Chapter 34. The Martyrdom

{366} CALLISTA had sighed for the bright and clear atmosphere of Greece, and she was thrown into the Robur and plunged into the Barathrum of Sicca. But in reality, though she called it Greece, she was panting after a better country and a more lasting home, and this country and home she had found. She was now setting out for it.

It was, indeed, no slight marvel that she was not already there. She had been lowered into that pit of death before noon on the day of her second examination, and, excepting some unwholesome bread and water, according to the custom of the prison, had had no food since she came into the custody of the commentariensis the day before. The order came from the magistrates to bring her out earlier in the morning than was intended, or the prison might have really effected that death which Calphurnius had purposed to pretend. When the apparitors attempted to raise her, she neither spoke or moved, nor could well be seen. "Black as Orcus," said one of the fellows, "another torch there! I can't see where she nestles." "There she is, like a bundle of clothes," said another. "Madam gets up late this morning," said a third. {367} "She's used to softer couches," said a fourth. "Ha! ha! 'tis a spoiler of beauty, this hole," said a fifth. "She is the demon of stubbornness, and must be crushed," said the jailer; "she likes it, or she would not choose it." "The plague take the witch," said another; "we shall have better seasons when a few like her are ferreted out."

They got her out like a corpse, and put her on the ground outside the prison. When she still did not move, two of them took her between them on their shoulders and arms, and began to move forward, the instrument of torture preceding her. The fresh air of the morning revived her; she soon sat up. She seemed to drink in life again, and became conscious. "O beautiful Light!" she whispered, "O lovely Light, my light and my life! O my Light and my Life, receive me!" Gradually she became fully alive to all that was going on. She was going to death, and that rather than deny Him who had bought her by His own death. He had suffered for her, and she was to suffer for Him. He had been racked on the Cross, she too was to have her limbs dislocated after His pattern. She scarcely rested on the men's shoulders; and they vowed afterwards that they thought she was going to fly away, vile witch as she was.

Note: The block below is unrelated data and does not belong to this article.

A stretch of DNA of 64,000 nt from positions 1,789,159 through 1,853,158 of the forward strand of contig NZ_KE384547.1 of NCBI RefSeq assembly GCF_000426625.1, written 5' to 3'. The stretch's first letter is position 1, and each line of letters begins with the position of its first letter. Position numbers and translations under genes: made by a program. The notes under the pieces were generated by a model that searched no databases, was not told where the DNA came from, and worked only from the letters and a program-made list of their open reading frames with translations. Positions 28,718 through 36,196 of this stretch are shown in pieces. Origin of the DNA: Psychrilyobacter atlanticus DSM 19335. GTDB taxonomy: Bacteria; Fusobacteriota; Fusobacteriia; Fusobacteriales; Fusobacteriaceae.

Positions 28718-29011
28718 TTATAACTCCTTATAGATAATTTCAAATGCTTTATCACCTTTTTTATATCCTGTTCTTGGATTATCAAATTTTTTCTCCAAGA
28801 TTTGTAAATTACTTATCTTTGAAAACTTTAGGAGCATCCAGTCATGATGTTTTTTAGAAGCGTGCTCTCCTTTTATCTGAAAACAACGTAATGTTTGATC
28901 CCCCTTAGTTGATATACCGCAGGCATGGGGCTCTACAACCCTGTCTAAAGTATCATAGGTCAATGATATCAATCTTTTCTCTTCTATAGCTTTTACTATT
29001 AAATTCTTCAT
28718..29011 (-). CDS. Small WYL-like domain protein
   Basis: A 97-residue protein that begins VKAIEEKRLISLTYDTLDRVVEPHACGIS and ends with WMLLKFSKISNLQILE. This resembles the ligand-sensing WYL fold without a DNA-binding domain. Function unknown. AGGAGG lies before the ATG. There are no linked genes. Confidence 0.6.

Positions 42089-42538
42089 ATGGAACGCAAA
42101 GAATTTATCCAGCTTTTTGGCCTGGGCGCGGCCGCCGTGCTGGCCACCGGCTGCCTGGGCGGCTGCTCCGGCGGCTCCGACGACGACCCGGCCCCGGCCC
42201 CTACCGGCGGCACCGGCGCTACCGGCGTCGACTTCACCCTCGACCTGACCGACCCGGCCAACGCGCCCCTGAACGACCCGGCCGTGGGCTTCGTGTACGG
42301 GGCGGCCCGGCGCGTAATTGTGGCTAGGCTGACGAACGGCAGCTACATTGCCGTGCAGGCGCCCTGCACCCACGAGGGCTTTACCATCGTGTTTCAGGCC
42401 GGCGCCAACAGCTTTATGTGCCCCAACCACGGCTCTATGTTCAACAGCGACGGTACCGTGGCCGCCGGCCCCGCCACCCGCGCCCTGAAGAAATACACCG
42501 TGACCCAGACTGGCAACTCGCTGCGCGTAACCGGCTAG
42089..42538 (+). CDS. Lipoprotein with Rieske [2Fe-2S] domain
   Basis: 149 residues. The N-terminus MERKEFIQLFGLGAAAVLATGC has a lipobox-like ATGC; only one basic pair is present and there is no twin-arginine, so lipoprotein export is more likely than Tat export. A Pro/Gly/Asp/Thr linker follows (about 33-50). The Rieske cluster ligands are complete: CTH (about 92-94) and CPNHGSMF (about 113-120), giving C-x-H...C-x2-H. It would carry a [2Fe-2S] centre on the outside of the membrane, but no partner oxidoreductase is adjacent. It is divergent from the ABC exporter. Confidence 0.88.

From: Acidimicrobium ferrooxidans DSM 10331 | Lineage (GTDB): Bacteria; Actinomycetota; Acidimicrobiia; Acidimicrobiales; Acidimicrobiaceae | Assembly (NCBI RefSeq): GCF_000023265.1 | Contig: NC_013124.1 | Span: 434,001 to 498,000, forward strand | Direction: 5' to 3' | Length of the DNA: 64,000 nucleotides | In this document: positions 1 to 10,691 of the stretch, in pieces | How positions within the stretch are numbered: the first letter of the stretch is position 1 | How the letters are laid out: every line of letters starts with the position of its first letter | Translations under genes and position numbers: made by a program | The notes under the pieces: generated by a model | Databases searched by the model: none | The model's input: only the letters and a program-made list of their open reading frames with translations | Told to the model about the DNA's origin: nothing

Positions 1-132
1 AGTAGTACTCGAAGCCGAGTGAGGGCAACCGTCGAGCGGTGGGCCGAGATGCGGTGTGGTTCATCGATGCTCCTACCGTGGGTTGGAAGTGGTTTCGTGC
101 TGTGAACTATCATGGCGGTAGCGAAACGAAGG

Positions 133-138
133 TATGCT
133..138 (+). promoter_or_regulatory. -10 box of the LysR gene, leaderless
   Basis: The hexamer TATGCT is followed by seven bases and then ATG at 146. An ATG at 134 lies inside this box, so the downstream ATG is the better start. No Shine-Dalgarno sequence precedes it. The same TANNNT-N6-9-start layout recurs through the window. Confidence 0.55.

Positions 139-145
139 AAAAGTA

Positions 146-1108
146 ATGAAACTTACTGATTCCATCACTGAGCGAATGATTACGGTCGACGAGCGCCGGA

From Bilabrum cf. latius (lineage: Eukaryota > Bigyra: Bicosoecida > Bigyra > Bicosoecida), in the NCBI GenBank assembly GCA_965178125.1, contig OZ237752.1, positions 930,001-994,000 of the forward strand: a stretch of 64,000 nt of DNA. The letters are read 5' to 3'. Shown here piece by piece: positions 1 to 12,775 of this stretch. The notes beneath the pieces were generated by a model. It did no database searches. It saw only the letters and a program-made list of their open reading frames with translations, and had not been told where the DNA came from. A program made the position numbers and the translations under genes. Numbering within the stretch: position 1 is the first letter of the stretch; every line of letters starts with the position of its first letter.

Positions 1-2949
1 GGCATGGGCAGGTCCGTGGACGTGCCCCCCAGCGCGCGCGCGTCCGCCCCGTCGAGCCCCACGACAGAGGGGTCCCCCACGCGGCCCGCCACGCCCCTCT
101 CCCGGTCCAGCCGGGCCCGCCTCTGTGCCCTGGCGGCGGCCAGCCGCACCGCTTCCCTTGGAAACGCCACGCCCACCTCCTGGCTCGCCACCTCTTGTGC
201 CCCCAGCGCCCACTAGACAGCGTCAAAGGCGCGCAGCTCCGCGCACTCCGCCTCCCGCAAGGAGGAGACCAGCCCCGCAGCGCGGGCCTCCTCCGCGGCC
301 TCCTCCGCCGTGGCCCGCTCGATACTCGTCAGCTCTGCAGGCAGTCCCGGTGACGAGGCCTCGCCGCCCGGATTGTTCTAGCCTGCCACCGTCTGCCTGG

"The witch, the witch," the mob screamed out, for she had now come to the place of her conflict. "We'll pay you off for blight and pestilence! Where's our bread, where's the maize and barley, where are the grapes?" And they uttered fierce {368} yells of execration, and seemed disposed to break through the line of apparitors, and to tear her to pieces. Yet, after all, it was not a very hearty uproar, but got up for the occasion. The populace had spent their force, not to say their lives, in the riot in which she was apprehended. The priests and priestesses of the temples had sent the poor wretches and paid them.